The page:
We then drove to Summerside. First stop was the Wyatt Heritage Properties. We could have taken a tour but there wasn't a cloud in the sky and we really wanted to be outside. So we opted for buying the $3 book and doing a self-guided tour. There are some really beautiful and interesting houses in Summerside. We saw this cool sailor carving on the trunk of a tree. There are also a number of murals depicting the town's history which were done in 2001. We lasted about 1/2 hour and then headed down to the water and the boardwalk. There were some shops where we saw the original "PEI (red) Dirt Shirt." We had a nice walk along the cove on this beautiful afternoon.
On the way home we tried to find the house that Bill Read's sister, Ginger, recently had moved to a spot near the Tryon Lighthouse. But we really couldn't find it. We went to the New London Lobster Restaurant for dinner. It was recommended by the owners and also by a woman we met in Summerside. We parked and noticed a car from Massachusetts with a Cape Cod Hospital parking sticker. We ended up sitting next to them and asked if he knew someone that Betsy and David knew. Sure enough, they did! We all had really good dinners at reasonable prices. Tomorrow's our last day in PEI and we hope the forecast is correct for sun all day.
Friday, Sept. 5. Sunny - all day!! We spent the day at the newest National Park at Greenwich, about 1 3/4 hours east of us on the north coast. The scenery was great.
As we came upon the town of St. Peters we had a glorious sight of the St. Peters Bay. We saw many rows of mussels in the bay. The people in the boat are pulling in mussel socks where the mussels have grown. I'm not sure if the dark scattered buoys are for mussels or crabs.
The Interpretation Center opened in 2001 was excellent! There were many displays with short videos and even a map of the park that you could walk on. I really liked the exhibit of Micmac baskets. They're really unique.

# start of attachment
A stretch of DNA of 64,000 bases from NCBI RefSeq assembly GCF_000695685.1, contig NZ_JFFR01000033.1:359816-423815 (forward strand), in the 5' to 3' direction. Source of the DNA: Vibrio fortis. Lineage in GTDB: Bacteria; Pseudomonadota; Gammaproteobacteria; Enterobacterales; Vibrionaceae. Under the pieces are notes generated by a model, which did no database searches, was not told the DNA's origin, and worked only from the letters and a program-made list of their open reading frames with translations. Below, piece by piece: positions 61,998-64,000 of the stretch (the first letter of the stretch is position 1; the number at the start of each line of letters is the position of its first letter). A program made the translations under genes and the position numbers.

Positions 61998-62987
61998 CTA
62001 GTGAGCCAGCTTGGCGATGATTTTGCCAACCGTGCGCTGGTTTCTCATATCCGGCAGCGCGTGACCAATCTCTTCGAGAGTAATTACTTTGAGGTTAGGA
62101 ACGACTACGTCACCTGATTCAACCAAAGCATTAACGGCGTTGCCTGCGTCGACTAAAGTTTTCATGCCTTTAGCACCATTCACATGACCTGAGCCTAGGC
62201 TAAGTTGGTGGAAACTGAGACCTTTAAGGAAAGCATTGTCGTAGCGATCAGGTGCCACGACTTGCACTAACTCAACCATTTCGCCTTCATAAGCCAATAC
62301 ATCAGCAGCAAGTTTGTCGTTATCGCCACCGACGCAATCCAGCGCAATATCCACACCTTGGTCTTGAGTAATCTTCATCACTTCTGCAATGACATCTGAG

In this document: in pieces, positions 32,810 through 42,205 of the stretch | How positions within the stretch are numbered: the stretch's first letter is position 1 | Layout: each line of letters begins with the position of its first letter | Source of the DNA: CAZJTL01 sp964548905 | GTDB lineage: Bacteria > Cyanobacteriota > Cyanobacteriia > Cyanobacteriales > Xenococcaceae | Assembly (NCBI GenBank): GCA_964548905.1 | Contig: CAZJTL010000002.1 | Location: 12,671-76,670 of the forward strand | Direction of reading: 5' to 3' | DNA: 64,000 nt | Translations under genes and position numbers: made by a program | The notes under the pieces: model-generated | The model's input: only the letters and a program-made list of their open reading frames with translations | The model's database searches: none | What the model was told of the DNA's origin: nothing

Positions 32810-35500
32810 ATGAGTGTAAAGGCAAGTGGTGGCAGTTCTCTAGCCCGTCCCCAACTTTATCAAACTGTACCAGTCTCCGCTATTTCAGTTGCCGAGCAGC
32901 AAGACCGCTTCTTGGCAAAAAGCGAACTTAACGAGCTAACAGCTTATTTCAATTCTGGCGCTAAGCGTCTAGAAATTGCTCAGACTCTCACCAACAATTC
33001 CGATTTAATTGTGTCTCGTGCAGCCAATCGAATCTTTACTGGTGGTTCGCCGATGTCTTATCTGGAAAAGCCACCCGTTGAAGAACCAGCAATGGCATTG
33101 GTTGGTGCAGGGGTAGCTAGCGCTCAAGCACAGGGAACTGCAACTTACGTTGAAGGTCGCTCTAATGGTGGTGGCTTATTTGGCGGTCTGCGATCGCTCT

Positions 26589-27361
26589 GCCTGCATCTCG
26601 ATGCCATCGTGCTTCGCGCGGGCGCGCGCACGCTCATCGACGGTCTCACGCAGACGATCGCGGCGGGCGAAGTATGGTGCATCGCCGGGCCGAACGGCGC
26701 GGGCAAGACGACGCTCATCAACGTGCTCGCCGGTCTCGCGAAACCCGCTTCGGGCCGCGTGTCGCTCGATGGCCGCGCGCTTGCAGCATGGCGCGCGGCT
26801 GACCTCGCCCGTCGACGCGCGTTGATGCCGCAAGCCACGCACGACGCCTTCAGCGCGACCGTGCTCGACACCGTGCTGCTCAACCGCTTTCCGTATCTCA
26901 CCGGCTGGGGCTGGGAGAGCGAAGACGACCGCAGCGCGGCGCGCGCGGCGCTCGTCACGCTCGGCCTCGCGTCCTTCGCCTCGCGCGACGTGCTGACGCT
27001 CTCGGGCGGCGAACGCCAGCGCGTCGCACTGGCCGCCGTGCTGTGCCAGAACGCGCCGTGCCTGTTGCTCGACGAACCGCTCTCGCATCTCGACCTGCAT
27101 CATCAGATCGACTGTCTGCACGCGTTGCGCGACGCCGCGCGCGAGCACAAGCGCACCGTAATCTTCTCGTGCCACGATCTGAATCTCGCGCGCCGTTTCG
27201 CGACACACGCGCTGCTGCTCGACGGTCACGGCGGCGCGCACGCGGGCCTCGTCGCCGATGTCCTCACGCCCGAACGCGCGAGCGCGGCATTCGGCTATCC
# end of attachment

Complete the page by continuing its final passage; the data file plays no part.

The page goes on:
One special thing about this park was its parabolic sand dunes, formed because of a combination of their location on a peninsula and the winds. The hike to the dunes were through fields, woods and finally a floating boardwalk. The boardwalk was above what should have been a dried up swamp was filled with water because of all the rain they had had. (It wouldn't have been as pretty if it had been dry.) The beach had waves rolling in one after the other.
There were red pebbles and rocks worn smooth from the water but the wave action leaches out the iron from the rocks so the sand dunes are mostly whitish although the sand has some red and black grains in it.
I also loved all the spider webs all along the boardwalk. I figured out that I could get a good picture if I just used the flash.
We just couldn't get enough of the sun. It was so nice to have it all day. We heard that this was PEI's rainiest summer. I guess that was the case in Amherst too although all the time we were in Canada getting rained on Amherst was dry! We ended the day with some PEI ice cream and then mussels and cod for dinner. Delicious! A great last day here.
We all loved PEI. It was so beautiful! We really didn't walk on the Confederation Trail as there was too much else to explore.
Saturday, Sept. 6. Back to Ogunquit, ME. We had planned to be in Fundy National Park, see the big tide and go kayaking and hiking but the prediction of heavy wind and rain made us change our plans. We drove to Ogunquit. It worked out great since it starting raining when we were almost in Ogunquit. We stopped at the DeLorme Map Company near Freeport (exit 17) and enjoyed the huge physical globe they have. It was also fun exploring the book store. We found some really funny books that some people will get as Christmas gifts!
Sunday, Sept. 7. Beautiful Ogunquit! We were really glad we made the decision to come home early since it poured all night and today the rain was over New Brunswick. It wouldn't have been much fun hiking. Instead we took a lovely walk on the beach at low tide and thoroughly enjoyed the sunshine and warm temperature.
Next trip: California to see the kids.